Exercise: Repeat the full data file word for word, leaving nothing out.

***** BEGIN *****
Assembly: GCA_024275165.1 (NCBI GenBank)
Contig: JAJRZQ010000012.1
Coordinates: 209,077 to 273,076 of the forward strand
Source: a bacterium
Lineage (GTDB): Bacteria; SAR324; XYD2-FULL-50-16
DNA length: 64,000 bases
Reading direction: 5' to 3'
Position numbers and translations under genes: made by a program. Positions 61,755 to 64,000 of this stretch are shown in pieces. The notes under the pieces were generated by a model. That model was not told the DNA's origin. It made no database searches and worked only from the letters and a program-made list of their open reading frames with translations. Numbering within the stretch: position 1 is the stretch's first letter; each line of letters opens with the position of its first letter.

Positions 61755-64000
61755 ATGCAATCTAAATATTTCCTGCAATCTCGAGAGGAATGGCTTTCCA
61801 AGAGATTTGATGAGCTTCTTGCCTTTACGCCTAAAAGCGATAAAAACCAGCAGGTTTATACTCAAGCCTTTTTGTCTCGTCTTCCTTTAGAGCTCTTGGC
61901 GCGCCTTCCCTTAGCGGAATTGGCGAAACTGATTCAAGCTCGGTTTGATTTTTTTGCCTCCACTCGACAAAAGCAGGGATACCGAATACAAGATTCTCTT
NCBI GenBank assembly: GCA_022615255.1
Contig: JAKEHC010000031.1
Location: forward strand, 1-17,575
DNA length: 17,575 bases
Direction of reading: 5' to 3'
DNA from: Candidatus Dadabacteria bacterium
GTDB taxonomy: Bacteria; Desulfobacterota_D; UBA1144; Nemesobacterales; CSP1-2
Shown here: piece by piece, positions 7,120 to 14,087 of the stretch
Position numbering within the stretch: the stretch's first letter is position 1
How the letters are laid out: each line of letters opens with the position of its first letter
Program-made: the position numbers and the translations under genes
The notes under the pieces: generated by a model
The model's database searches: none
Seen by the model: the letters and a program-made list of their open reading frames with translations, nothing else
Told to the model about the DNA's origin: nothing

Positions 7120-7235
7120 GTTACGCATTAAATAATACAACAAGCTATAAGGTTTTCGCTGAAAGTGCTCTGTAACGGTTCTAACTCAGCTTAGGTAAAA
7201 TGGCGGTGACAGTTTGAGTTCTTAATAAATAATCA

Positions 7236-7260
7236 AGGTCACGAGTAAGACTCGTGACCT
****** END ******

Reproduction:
Assembly: GCA_024275165.1 (NCBI GenBank)
Contig: JAJRZQ010000012.1
Coordinates: 209,077 to 273,076 of the forward strand
Source: a bacterium
Lineage (GTDB): Bacteria; SAR324; XYD2-FULL-50-16
DNA length: 64,000 bases
Reading direction: 5' to 3'
Position numbers and translations under genes: made by a program. Positions 61,755 to 64,000 of this stretch are shown in pieces. The notes under the pieces were generated by a model. That model was not told the DNA's origin. It made no database searches and worked only from the letters and a program-made list of their open reading frames with translations. Numbering within the stretch: position 1 is the stretch's first letter; each line of letters opens with the position of its first letter.

Positions 61755-64000
61755 ATGCAATCTAAATATTTCCTGCAATCTCGAGAGGAATGGCTTTCCA
61801 AGAGATTTGATGAGCTTCTTGCCTTTACGCCTAAAAGCGATAAAAACCAGCAGGTTTATACTCAAGCCTTTTTGTCTCGTCTTCCTTTAGAGCTCTTGGC
61901 GCGCCTTCCCTTAGCGGAATTGGCGAAACTGATTCAAGCTCGGTTTGATTTTTTTGCCTCCACTCGACAAAAGCAGGGATACCGAATACAAGATTCTCTT
NCBI GenBank assembly: GCA_022615255.1
Contig: JAKEHC010000031.1
Location: forward strand, 1-17,575
DNA length: 17,575 bases
Direction of reading: 5' to 3'
DNA from: Candidatus Dadabacteria bacterium
GTDB taxonomy: Bacteria; Desulfobacterota_D; UBA1144; Nemesobacterales; CSP1-2
Shown here: piece by piece, positions 7,120 to 14,087 of the stretch
Position numbering within the stretch: the stretch's first letter is position 1
How the letters are laid out: each line of letters opens with the position of its first letter
Program-made: the position numbers and the translations under genes
The notes under the pieces: generated by a model
The model's database searches: none
Seen by the model: the letters and a program-made list of their open reading frames with translations, nothing else
Told to the model about the DNA's origin: nothing

Positions 7120-7235
7120 GTTACGCATTAAATAATACAACAAGCTATAAGGTTTTCGCTGAAAGTGCTCTGTAACGGTTCTAACTCAGCTTAGGTAAAA
7201 TGGCGGTGACAGTTTGAGTTCTTAATAAATAATCA

Positions 7236-7260
7236 AGGTCACGAGTAAGACTCGTGACCT